At Home with Shavonda Gardner

By Emily McCrary-Ruiz-Esparza

Four years ago, Shavonda Gardner and her family of four (plus a Great Dane) cut their footprint in half. They went from 2,300 square feet, four bedrooms, and three baths to 1,200, two, and one. Their decision to live intentionally small has meant a physical and an emotional adjustment and has come with ongoing renovation and refinement of their home.

Shavonda lives the philosophy that small spaces and big style can coexist. What first caught our eye about her home were the colors, the layers, the depth, the inherent flair she has for playfulness in interior design. So when she told us that her home is filled only with the things she loves, without regard for whether they will “match” or follow a “style,” I honestly wasn’t surprised. I see this all the time: those who buy based on love, delight, and excitement rather than an obligation to a style remain unbeholden to magazine spreads and maintain an effervescence about them. They’re simply more joyful.

Photos by Nicole Dianne

Photo by Nicole Dianne

Tell us about your downsizing journey. What inspired you to make this change?

The downsize was triggered by a few different things: we realized that our previous home was far too big for us. There were parts of the house we hardly ever entered. There was so much wasted space and we no longer felt the need for it. The house was no longer serving us. I also really love old homes, so I wanted to switch gears and live in something with much more character. And finally, our kids were a big inspiration. We wanted to be in a much more established neighborhood with a bit more of an old-school vibe.

What was it like to downsize with a family?

The transition definitely took some adjustment. Our children were accustomed to more space, so for our oldest I think she looked at the downsize as a loss. I think she assumed we could no longer afford our old lifestyle. It was definitely a big emotional adjustment for her. In terms of just the logistics of it all, that was fine. We just had to sit down and get real with ourselves about why this was a good move for us. It’s been a very good thing for us, and has certainly brought us closer.

Photo by Nicole Dianne

One piece of advice for those who want to live intentionally small?

Be honest with yourself. Dig deep and really evaluate how you live and what your needs are.  Also give yourself grace. It will not always be easy. There will be days when you’re like “Yes! I can absolutely do this,” and there will be days when you’re frustrated and feeling overwhelmed.  That’s perfectly OK.

What do you love most about your neighborhood?

Our neighbors! We have amazing neighbors. It’s very old school. We have block parties and dinners together. Everyone looks out for one another. It’s a complete difference from our last neighborhood.

Photo by Nicole Dianne

Tell us about renovating your cottage bungalow. What was that process like?

Ha! I think the correct term here would be never ending! Old homes come with old home problems so we just take it one project at a time. It’s been really fun to watch the evolution of our home over the last few years. I always tell people it’s a marathon, not a sprint, and it’s so true.  I’m very intentional about all the projects and changes we’ve made because I want to honor as much of the original character and charm as possible while still bringing in our unique style.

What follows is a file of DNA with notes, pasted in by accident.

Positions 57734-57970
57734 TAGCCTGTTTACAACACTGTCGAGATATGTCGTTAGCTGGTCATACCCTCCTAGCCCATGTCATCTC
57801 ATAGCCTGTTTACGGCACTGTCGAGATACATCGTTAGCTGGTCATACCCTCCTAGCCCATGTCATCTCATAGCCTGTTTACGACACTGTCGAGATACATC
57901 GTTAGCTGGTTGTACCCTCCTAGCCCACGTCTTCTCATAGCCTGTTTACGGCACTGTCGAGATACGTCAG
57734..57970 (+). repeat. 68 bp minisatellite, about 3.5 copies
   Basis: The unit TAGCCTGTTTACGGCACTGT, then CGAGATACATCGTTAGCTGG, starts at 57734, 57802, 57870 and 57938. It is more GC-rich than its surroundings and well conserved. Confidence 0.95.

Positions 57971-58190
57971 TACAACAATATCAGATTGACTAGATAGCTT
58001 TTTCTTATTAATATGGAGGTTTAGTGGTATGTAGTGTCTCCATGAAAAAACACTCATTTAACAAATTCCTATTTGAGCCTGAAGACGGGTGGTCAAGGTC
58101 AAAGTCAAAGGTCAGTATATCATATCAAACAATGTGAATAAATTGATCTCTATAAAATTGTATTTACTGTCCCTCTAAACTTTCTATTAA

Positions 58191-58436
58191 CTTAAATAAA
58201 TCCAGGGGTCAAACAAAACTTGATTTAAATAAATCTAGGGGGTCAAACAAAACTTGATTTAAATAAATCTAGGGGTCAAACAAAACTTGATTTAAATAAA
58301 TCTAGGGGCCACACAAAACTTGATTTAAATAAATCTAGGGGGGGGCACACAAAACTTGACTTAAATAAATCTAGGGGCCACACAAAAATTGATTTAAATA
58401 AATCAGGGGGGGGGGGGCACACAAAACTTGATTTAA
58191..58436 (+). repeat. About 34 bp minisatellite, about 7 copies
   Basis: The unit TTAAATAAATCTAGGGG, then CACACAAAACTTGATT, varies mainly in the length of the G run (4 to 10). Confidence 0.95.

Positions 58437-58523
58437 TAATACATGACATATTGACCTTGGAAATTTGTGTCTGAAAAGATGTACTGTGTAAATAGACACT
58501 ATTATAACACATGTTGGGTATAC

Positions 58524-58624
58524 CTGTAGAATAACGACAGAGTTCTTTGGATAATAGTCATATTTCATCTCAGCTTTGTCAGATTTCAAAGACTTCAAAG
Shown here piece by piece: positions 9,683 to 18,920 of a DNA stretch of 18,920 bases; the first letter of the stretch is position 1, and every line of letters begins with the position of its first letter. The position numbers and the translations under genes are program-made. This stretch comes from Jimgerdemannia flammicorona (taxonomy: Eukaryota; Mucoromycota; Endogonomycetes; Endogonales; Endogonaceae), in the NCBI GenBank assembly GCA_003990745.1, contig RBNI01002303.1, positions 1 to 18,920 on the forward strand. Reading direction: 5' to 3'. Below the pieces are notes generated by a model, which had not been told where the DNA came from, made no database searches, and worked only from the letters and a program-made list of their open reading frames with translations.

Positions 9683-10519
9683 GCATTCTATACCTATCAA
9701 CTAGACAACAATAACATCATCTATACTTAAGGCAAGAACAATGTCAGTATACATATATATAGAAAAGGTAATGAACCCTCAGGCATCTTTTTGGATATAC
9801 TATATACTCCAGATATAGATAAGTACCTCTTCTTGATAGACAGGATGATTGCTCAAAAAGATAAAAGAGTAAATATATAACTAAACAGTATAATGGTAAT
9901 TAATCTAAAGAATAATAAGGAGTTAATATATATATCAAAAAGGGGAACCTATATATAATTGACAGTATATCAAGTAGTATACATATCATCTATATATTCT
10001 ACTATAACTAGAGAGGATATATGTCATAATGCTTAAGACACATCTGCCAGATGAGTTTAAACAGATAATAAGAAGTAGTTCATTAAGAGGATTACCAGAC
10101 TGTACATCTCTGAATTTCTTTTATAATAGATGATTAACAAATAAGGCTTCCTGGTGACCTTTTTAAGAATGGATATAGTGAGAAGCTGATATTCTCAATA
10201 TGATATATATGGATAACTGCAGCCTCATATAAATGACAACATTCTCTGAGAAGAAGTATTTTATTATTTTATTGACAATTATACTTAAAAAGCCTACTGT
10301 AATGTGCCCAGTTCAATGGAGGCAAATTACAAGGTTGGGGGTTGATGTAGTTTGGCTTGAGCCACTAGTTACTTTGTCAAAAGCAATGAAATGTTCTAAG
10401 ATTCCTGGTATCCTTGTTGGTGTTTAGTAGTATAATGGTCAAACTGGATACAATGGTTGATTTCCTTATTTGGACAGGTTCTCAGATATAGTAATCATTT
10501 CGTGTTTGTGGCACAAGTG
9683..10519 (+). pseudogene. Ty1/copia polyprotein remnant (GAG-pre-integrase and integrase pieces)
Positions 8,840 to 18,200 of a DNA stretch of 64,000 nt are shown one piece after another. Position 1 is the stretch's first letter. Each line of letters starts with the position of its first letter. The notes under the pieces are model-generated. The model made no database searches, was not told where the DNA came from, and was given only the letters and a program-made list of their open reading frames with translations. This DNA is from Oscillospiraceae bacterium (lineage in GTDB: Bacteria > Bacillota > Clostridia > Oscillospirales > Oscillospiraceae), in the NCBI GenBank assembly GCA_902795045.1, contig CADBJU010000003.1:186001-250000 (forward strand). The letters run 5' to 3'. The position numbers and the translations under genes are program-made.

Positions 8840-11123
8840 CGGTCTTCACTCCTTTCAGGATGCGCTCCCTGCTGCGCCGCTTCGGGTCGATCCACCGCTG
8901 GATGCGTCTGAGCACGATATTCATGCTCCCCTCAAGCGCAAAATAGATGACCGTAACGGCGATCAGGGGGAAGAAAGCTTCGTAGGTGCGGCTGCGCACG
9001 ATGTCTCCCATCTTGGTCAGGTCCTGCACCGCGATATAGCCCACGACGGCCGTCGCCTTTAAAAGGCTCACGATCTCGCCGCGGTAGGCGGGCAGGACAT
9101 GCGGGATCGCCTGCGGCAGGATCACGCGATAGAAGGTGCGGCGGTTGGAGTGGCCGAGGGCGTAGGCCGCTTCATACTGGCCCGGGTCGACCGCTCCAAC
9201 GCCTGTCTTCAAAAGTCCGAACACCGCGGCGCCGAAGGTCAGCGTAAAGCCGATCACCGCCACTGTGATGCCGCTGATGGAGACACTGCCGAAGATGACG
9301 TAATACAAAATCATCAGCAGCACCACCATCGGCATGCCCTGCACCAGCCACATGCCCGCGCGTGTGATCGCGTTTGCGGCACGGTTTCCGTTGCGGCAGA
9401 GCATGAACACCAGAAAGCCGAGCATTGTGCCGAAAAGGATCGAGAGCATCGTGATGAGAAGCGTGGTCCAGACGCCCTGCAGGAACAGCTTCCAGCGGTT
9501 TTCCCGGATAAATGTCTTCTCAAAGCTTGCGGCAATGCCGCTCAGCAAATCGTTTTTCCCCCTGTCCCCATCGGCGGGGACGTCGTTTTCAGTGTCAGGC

We love your style—it’s so different! Tell us a little more about your boho-eclectic style and why you’ve chosen it for your home.

Thank you!  So I wouldn’t say I chose this for our home, because this style is just reflective of who I am and what I love. It just came naturally for me to create our home this way because these are just all the things im naturally drawn to. I’ve always been inspired by travel, eclecticism, and diversity, so I love filling our home with globally inspired pieces.

How do you live out your design philosophy?

I believe in creating spaces that bring you joy and make you feel amazing when you walk into them. This is how I approach the creation and curation of our home. I only bring things into our home that I love. I never worry about if it will “match” or “go with” anything else because at the end of the day If I love it, it will perfectly incorporate into our home in some way. It always does.  

If you had one piece of advice for those still looking for their personal design style, what would it be?

Let go of what you think you should love. It’s so easy to get caught up in what trendy and popular, but trends come and go and popularity is subjective. Try to quiet those outside noises and really think about what you love. It may not be what you see in the magazines or on Pinterest and that’s OK!!  Lean into that. Embrace it.

What does home mean to you?

Home is sanctuary. It’s where we go to seek refuge and reprieve from the world. It’s where we go to feel safe and to be with those we love. And it’s because of this very reason that I believe so fiercely that home should be a unique experience and reflective of those who inhabit it.

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